A command came from high atop the main mast. “Archers to the ready!”
In darkness with only the moon’s glow to give away our position, the great ship began to glide towards us. With but a single sail sail unfurled she appeared to move much to slowly to escape the fleet of rowboats approaching from her starboard flank.
“There will be a trailing line off her stern for those who may be swept overboard,” the young woman whispered to me. “You have but one chance to grab it.”
“What of you?” I asked.
Before I could prevent her, the young woman shoved our dory back towards the fleet of pirates. I suppose she intended to present the small vessel as a decoy or perhaps expose the nearness of the fleet of pirates.
“I will swim away and return to the dory if I can. If not there is a small rock outcropping not more than a league away I may reach. There I can wait until daybreak. Then I shall search for a returning fishing boat to take me back.”
The whoosh of water rushing past the Asklepia’s hull drew closer. Surprised was I that no one on deck spied us, but I suppose all eyes were fixed on the approaching fleet of pirates in rowboats.
“No,” I said in a hushed voice. “We go together.”
“My home is here in Antalya.”
“But you know the sea. Please, I do not wish to steal my way aboard alone.”
“Arrows will soon fly from those rowboats. Some lit. Should her sails catch fire, the fighting may last for some time. It may yet be that the thieves overtake the Asklepia. Do all you can to escape over the side should the pirates take her. Better to be lost at sea than fall into the hands of murdering thieves.”
“You must come with me,” I replied. “I cannot do this alone.”
“Once the attack comes, her crew will become distracted. Attempt to make your way aboard then. Find some place safe. If you can, a cabin where you will not be found.”
The Asklepia’s bow shaved past so close I could have touched the rough planks of her hull. The foul odor of sea grass and barnacles growing along her waterline let me know that though large, her owner had failed to keep her properly maintained.
“This teacher you mentioned, the one you say is the son of a god, he is all powerful?”
“He is the very God himself. The maker of heaven and earth and sea and all thing below and above.”
“And he came to set those captured free?”
“In a matter of speaking, yes. And recovery of sight for the blind.”
“This man you mentioned before,” the young woman said, “the one bedridden and unable to walk? He was healed by this son of a god?”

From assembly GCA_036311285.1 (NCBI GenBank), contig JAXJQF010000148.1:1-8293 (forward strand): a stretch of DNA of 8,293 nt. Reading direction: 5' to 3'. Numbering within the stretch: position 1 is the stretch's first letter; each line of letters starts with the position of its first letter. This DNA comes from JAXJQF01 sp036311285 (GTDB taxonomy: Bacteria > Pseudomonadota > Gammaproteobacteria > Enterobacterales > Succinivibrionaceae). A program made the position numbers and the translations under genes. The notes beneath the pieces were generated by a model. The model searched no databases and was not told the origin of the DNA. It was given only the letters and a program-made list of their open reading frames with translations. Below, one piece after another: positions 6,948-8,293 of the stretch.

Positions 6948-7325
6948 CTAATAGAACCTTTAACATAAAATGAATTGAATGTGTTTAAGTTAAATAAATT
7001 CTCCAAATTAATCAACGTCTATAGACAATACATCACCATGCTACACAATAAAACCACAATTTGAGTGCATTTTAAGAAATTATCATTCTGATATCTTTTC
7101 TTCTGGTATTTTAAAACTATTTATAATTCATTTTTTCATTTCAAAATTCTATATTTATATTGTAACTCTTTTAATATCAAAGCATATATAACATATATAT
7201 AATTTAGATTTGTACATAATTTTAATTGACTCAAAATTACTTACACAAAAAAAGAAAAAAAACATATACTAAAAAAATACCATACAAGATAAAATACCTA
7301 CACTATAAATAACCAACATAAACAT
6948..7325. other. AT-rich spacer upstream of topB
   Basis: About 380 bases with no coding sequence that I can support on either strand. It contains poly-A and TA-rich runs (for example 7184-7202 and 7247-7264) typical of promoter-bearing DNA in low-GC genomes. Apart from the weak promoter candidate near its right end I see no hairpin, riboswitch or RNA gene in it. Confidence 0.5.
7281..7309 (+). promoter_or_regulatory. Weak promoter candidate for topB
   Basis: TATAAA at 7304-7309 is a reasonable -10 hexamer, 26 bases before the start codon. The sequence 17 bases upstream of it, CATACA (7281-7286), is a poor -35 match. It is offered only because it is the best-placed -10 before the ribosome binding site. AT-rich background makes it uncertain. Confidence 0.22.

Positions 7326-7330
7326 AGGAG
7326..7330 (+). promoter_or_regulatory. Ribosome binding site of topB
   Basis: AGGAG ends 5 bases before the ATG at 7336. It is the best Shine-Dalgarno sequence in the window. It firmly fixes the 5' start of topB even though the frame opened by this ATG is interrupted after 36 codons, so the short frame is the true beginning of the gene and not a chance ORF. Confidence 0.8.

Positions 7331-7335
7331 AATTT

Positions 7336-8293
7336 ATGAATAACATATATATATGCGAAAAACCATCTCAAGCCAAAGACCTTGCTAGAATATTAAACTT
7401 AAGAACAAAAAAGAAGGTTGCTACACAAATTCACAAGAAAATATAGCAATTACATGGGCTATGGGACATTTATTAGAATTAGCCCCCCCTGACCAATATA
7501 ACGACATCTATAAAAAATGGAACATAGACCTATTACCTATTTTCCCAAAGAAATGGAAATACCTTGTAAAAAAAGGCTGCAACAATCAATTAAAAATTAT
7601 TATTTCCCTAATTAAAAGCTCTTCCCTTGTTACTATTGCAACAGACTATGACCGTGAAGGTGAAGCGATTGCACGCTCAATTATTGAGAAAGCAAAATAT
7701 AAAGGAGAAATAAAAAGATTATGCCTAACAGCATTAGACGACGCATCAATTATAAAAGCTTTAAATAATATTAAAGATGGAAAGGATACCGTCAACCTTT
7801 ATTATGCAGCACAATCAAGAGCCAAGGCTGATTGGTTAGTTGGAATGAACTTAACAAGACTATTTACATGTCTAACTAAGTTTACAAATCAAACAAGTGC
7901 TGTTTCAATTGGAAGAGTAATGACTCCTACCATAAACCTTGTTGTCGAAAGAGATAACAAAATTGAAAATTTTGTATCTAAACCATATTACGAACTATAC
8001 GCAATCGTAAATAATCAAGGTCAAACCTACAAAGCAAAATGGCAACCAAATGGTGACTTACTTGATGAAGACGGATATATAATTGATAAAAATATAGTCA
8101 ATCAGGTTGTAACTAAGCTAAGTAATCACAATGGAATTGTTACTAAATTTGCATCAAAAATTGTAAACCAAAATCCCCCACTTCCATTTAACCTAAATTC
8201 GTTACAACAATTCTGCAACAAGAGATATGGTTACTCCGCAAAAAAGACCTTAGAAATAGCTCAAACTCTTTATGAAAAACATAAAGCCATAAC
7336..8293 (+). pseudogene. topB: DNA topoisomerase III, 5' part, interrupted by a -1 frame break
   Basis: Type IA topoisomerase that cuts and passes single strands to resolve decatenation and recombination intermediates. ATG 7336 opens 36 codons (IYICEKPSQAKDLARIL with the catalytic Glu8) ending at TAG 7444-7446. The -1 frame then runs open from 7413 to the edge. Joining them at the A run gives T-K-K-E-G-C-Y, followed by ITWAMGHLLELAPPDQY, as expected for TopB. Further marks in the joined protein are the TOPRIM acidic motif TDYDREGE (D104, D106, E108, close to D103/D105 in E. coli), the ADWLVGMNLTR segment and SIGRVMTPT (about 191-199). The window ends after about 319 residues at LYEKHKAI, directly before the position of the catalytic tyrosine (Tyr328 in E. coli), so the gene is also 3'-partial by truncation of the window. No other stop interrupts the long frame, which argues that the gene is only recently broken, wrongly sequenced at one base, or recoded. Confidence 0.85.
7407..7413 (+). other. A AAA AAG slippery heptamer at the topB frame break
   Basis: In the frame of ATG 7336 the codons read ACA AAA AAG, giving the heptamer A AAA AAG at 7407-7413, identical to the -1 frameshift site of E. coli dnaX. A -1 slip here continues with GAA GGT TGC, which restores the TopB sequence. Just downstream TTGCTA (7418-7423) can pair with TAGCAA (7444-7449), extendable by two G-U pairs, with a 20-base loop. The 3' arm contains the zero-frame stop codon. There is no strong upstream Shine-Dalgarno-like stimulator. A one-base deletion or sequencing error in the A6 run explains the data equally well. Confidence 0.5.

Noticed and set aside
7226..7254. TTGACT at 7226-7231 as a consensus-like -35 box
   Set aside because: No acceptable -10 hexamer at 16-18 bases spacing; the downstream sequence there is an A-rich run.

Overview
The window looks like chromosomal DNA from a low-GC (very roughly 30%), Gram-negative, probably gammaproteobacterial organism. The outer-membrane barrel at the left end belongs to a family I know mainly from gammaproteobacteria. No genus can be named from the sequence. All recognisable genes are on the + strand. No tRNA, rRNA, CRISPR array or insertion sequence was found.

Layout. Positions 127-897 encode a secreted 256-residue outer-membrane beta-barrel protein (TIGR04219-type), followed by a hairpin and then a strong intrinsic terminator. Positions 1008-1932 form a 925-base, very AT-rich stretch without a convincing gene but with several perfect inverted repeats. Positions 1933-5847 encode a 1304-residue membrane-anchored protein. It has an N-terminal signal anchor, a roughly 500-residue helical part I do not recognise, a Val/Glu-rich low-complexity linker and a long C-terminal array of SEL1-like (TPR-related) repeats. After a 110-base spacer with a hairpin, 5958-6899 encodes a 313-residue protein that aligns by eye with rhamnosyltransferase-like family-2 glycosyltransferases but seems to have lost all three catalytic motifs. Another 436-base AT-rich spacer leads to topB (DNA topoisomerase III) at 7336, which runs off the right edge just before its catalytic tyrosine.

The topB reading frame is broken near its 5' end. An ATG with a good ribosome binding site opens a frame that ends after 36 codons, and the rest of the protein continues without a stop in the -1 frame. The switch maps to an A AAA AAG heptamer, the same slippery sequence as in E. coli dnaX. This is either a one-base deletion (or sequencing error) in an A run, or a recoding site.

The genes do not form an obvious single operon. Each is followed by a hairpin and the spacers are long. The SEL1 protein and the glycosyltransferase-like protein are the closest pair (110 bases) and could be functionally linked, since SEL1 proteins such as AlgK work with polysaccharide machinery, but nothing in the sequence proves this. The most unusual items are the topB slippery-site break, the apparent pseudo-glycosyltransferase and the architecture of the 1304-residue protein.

The whooshing of water slicing past the hull offered some cover for our conversation, but I feared not enough, for I could easily make out the words of some crew above us discussing the position of the fleet of rowboats quickly approaching.
“The man’s friends who laid him at the feet of the Teacher. When they did so the Teacher had said to the man: ‘Your sins are forgiven.’”
“What an odd way to address some in need.”
“I thought so as well, as did several of the religious leaders. They became indignant, asking the Teacher to explain himself, to which he replied, ‘Which is easier for me to say to this man? That his sins are forgiven or hat he should stand, take his mat and walk? But so you may know that the Son of God has authority on earth to forgive sins, I say to this man, Son, get up! Take your mat and go home.’ At this the man rose to his feet, took his mat and walked out in full view of them all. The people were amazed and began praising God, for none had ever seen anything like it.”
“So then this Jesus heals?”
“Yes. While I was with the Teacher all who came were healed. He turned none away.”
“Once you are aboard tell the owner of the ship all of what you told me. Recount to him exactly the words and actions of the Teacher just as you told me. Do not fail to mention the how he liberates the captives.”
Before I could respond that I had no intention of stealing aboard without her, a head appeared above us from the railing.
“You there, identify yourself!”
In that moment, as she had said, a line trailing from the ship’s stern brushed against my arm. I grabbed it with both hands and held tight.
“I say, pull yourself in or our archers will be fire upon. The ship’s owner demands that you be brought aboard.”
Out of breath, shivering from cold water, and frightened, I clung to the rope. I had no intentions of letting go or pulling myself closer. With the Asklepia’s beginning to make speed I hoped to hang on until I was some distance away from the fleet or rowboats, then release the line and swim . . . to where I did not know.
In that moment two heads appeared near me, one on my left, the other my right. Two of her crew had slipped over and into the water without me noticing. Before I could react both had me and were pulling me closer to the ship’s rudder. With the moment lost, I became a prisoner of the Asklepia.